Participating Department(s): Anthropology, Biology, Business, Communication, Computer Science, East Asian Language and Cultures, East Asian Studies, Economics, Education, History, Institute for Computational and Mathematical Engineering, International Policy Studies, Linguistics, Management Science and Engineering, Mathematics, Political Science, Psychology, Sociology, Statistics, Symbolic Systems
Contact: Jacob Reidhead, reidhead@stanford.edu

Social and semantic networks have enormous potential for exploration, modeling, and visualization in the social sciences and humanities. However, researchers in these disciplines often struggle to link network methods and concepts to their substantive questions. Bridging the gap between empirics, methods and theory, the Stanford Network Forum fosters an open, approachable intellectual community where graduate students workshop their research, self-teach methods tutorials, and engage with top network researchers from around the world.


Stanford Optical Society

Participating Department(s): Aeronautics and Astronautics, Applied Physics, Biochemistry, Bioengineering, Biology, Biophysics, Chemical Engineering, Chemistry, Electrical Engineering, Institute for Computational and Mathematical Engineering, Materials Science and Engineering, Mechanical Engineering, Physics, Structural Biology
Contact: Therice Morris, thericem@stanford.edu

The Stanford Optical Society is a joint student chapter of two professional societies involved in optics (OSA and SPIE) and, over the past decade, has become one of the largest student chapters in the world. It is also one of the most active graduate student groups on campus. With a multi-disciplinary focus, we have organized a variety of activities to bring students together for technical education, science education outreach, and networking/social events. The largest event we plan each year is our photonics retreat (SUPR). In addition to our seminars and conferences, recent chapter activities include high-impact science education outreach events such as the Stanford Splash! program, the Bay Area Science Festival, Girls' Day, Expanding Your Horizons, the Maker Faire, the Frontiers in Optics Educators' Day, a grant writing workshop for teachers, and an international photography competition for middle school and high school students. Additionally, we often hold joint events with other Bay Area OSA and SPIE student chapters, including UC Berkeley, UC Davis, SF State, and SJ State. More information about the Stanford Optical Society is available at our website: http://photons.Stanford.edu


Stanford Polymer Collective (SPC)

Participating Department(s): Applied Physics, Bioengineering, Chemical Engineering, Chemistry, Civil and Environmental Engineering, Electrical Engineering, Materials Science and Engineering, Mechanical Engineering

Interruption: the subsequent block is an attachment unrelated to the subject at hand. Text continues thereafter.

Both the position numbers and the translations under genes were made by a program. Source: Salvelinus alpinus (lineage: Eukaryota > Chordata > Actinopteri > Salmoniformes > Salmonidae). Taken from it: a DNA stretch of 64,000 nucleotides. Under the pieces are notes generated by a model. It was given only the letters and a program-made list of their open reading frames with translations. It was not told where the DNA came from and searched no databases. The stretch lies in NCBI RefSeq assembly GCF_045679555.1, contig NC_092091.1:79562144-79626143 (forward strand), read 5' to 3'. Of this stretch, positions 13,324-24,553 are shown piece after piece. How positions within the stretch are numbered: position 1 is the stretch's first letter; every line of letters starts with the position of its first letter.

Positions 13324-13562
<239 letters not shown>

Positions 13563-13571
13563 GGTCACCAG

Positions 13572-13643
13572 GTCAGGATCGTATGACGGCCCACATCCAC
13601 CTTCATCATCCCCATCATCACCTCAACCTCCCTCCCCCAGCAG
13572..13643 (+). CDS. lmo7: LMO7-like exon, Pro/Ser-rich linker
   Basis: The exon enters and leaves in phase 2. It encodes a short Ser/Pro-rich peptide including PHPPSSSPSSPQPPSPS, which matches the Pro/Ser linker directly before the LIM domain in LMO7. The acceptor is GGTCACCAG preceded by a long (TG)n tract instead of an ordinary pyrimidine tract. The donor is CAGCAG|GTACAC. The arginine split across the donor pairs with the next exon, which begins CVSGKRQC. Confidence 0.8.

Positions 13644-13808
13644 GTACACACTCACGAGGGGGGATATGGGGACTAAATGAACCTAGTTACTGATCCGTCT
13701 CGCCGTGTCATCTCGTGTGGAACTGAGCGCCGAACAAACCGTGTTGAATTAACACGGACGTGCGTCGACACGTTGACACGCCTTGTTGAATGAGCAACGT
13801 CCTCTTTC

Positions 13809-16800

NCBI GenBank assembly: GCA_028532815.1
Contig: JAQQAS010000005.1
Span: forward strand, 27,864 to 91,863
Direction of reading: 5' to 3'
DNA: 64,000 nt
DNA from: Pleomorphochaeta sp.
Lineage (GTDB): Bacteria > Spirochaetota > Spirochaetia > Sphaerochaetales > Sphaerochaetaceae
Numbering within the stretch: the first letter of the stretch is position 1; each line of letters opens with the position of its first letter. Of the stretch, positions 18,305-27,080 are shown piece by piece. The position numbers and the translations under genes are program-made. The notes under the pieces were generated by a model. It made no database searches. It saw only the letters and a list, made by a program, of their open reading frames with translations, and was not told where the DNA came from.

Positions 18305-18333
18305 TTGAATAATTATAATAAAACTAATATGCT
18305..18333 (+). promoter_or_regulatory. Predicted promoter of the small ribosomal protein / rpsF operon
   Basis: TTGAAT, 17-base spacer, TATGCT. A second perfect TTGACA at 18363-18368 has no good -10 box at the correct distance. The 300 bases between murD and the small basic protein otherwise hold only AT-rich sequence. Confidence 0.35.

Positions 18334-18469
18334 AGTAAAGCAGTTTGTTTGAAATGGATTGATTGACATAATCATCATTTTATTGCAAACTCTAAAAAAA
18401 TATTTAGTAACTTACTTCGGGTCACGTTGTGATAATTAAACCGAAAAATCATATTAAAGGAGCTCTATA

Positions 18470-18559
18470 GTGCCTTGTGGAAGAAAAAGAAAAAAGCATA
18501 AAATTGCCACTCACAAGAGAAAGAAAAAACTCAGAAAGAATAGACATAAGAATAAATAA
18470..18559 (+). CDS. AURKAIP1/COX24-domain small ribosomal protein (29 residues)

Contact: Jeffrey Lopez, jlopez12@stanford.edu

The Stanford Polymer Collective (SPC) was formed in 2011 as an effort to create a collaborative environment in which Stanford's macromolecule research community could build connections, share information and resources, and ultimately improve the research capability of participating students. This goal is achieved by 1) building an academic community that fosters interdisciplinary discussion and interactions that would not occur otherwise, 2) providing members opportunities to grow academically and professionally, and 3) engaging in science outreach so that people outside our group are informed and engaged with the polymer research that occurs on campus. We accomplish all of this by hosting regular events including invited speakers, small-group discussions, industry tours, K-12 science outreach, and an annual poster symposium.


Stanford Sociology and Education Network (SAEN)

Participating Department(s): Education, Sociology
Contact: Diana Mercado-Garcia, dmercado@stanford.edu

The Stanford Sociology and Education Network (SAEN) is a community of sociologists of education at Stanford whose goal is to bridge the department of Sociology and the Graduate School of Education to foster collaboration and communication. Although Stanford is home to a number of sociologists of education, students have recognized that there are limited opportunities to interact and share ideas with those outside of our own departments. To this aim, we have formed SAEN, a group that consists of graduate students and faculty studying areas related to the sociology of education. As a group that has matured vastly over the last several years, our group now meets about 1-2 times a quarter for a variety of purposes, which includes: discussing our own research, talking about relevant issues in the field, and providing an opportunity for interdisciplinary networking and professional development. SAEN gives students and faculty who are working in sociology of education the opportunity to discuss their work and collaborate on a diverse set of research projects and intellectual advancements. Building on the strong momentum of previous years, our network continues to mature yearly and grow into a diverse and productive intellectual community with the support from SPICE.


Stanford Women in Earth Science

Participating Department(s): -
Contact: Nina Randazzo, nrandazz@stanford.edu